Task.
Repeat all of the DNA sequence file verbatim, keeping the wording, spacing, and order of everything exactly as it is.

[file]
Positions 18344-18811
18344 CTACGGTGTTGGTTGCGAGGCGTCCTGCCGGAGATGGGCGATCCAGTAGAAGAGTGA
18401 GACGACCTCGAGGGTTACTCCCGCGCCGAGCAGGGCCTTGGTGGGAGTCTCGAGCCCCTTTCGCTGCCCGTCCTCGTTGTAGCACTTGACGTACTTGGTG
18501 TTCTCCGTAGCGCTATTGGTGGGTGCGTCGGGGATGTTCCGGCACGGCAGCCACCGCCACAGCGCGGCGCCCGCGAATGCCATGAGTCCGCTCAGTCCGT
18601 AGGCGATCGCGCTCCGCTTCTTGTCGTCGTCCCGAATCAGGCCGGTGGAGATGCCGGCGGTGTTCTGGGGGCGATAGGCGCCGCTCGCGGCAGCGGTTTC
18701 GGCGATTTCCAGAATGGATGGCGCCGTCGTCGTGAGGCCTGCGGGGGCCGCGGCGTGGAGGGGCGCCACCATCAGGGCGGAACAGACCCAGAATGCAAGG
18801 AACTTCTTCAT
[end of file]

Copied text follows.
Positions 18344-18811
18344 CTACGGTGTTGGTTGCGAGGCGTCCTGCCGGAGATGGGCGATCCAGTAGAAGAGTGA
18401 GACGACCTCGAGGGTTACTCCCGCGCCGAGCAGGGCCTTGGTGGGAGTCTCGAGCCCCTTTCGCTGCCCGTCCTCGTTGTAGCACTTGACGTACTTGGTG
18501 TTCTCCGTAGCGCTATTGGTGGGTGCGTCGGGGATGTTCCGGCACGGCAGCCACCGCCACAGCGCGGCGCCCGCGAATGCCATGAGTCCGCTCAGTCCGT
18601 AGGCGATCGCGCTCCGCTTCTTGTCGTCGTCCCGAATCAGGCCGGTGGAGATGCCGGCGGTGTTCTGGGGGCGATAGGCGCCGCTCGCGGCAGCGGTTTC
18701 GGCGATTTCCAGAATGGATGGCGCCGTCGTCGTGAGGCCTGCGGGGGCCGCGGCGTGGAGGGGCGCCACCATCAGGGCGGAACAGACCCAGAATGCAAGG
18801 AACTTCTTCAT